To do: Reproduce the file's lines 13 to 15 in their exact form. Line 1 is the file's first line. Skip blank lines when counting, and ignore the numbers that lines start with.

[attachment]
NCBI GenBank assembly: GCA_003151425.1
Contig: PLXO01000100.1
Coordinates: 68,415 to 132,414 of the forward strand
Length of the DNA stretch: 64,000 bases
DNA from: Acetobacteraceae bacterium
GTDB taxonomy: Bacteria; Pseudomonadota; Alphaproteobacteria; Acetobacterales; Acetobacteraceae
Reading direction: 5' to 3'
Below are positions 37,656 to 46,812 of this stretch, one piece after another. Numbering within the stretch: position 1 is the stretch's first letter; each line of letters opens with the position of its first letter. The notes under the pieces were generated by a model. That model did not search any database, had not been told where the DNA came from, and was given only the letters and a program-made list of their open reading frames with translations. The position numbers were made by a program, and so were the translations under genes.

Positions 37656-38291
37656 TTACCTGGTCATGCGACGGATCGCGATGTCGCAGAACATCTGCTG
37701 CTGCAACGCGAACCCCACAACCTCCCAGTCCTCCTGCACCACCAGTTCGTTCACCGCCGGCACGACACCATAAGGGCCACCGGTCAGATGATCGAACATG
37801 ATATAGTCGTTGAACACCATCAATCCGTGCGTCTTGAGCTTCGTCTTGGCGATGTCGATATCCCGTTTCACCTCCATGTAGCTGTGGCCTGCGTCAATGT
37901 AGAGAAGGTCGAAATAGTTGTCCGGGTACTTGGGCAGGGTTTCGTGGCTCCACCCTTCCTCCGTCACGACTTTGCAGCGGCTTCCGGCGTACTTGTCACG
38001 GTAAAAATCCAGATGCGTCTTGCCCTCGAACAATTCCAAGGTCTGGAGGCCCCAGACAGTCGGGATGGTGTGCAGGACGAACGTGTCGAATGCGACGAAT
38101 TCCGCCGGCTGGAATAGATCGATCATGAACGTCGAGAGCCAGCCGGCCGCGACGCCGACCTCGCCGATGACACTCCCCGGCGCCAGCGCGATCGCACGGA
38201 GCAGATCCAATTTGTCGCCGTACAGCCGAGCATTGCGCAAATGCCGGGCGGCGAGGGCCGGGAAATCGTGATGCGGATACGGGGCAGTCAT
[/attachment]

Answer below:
37901 AGAGAAGGTCGAAATAGTTGTCCGGGTACTTGGGCAGGGTTTCGTGGCTCCACCCTTCCTCCGTCACGACTTTGCAGCGGCTTCCGGCGTACTTGTCACG
38001 GTAAAAATCCAGATGCGTCTTGCCCTCGAACAATTCCAAGGTCTGGAGGCCCCAGACAGTCGGGATGGTGTGCAGGACGAACGTGTCGAATGCGACGAAT
38101 TCCGCCGGCTGGAATAGATCGATCATGAACGTCGAGAGCCAGCCGGCCGCGACGCCGACCTCGCCGATGACACTCCCCGGCGCCAGCGCGATCGCACGGA